The beach that we stop at has beautiful white sand is mainly populated by sheep and tourists taking their 10 minute photo op. It is called Klipfisk or cliff fish beach. Our guide tells us not to go on the sand because it will be too big a mess on the bus due to its stickiness on our shoes. It is picturesque and beautiful and is really not what we would consider for typical beach activities.

White sand beach with rocks and mountains

Sheep enjoying the picnic tables

Heart-shaped rock art

We return back through the tunnel where we meet oncoming traffic. What to do. There are various pullouts and the cars respectfully move over for the bus. Our tour guide, Stephanie, remarks, “We are big. We win.” After the tunnel we stop at another beach. This one has been voted “the most beautiful beach in Norway.” It looks like a beach. It is raining. We stay on the bus.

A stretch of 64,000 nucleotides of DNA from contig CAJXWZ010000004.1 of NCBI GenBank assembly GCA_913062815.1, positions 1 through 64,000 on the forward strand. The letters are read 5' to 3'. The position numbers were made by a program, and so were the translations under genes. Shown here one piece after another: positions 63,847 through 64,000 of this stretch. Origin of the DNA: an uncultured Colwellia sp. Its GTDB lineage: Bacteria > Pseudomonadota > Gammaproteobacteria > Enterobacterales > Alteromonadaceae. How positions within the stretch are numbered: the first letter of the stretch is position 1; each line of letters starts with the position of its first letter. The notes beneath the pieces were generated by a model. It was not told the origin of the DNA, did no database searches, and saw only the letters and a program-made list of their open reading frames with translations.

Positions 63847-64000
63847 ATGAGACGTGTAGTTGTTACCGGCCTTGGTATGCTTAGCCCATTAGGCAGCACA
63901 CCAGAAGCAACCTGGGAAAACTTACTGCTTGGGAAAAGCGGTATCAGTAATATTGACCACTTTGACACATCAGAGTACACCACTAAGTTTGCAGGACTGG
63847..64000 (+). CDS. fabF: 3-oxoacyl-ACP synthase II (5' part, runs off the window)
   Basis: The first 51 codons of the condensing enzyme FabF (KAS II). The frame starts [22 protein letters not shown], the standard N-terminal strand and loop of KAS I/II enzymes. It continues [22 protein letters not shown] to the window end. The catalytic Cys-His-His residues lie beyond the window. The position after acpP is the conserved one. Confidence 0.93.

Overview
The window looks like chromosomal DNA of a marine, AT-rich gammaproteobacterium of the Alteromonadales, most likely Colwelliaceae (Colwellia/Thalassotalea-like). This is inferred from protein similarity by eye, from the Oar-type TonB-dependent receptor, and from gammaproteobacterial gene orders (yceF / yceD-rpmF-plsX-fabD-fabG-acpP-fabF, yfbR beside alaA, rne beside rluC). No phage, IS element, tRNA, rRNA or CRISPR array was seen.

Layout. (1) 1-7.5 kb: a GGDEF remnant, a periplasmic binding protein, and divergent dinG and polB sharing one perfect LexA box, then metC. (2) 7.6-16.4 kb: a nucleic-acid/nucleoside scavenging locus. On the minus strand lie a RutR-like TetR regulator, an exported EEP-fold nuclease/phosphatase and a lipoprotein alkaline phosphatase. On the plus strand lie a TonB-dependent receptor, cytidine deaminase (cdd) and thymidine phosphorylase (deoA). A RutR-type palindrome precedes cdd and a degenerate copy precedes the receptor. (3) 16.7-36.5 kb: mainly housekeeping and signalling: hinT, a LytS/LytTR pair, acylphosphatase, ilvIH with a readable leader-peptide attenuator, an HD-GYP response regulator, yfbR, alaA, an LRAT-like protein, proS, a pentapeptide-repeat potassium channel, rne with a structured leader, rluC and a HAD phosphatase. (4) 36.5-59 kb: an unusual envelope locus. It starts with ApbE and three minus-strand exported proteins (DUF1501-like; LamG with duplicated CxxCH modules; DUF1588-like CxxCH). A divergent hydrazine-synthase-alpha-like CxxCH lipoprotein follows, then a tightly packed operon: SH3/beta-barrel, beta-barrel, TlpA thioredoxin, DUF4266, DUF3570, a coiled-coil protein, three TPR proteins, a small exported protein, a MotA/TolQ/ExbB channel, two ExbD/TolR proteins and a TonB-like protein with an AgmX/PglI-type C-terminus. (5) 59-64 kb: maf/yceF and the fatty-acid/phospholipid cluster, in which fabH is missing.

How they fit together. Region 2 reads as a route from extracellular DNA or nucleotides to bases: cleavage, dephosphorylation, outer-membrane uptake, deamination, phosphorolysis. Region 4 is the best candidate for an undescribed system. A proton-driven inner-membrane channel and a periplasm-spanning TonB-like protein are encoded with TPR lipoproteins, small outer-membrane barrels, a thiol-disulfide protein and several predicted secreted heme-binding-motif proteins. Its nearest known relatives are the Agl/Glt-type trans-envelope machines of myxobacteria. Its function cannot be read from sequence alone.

Most beautiful beach through the bus window

Sometimes the camera wants to take pictures of the raindrops on the window instead

Finally we stop at Ballstad, a typical fishing community except a famous artist, Scott Thoe, has painted a mural on one of the buildings. Unfortunately we are not close enough to get a good picture of it. The little harbor is picturesque so I take a picture. Also a nice picture of John.

Ballstad fishing village. Part of the mural is visible on side of the large white building

Handsome husband shot

We return to the ship. They are running busses into Leknes center during the afternoon but we are told there is nothing open because it is Sunday plus it is raining. We have a leisurely lunch. We watch as the ship leaves Leknes, write the blog, and then get ready for dinner.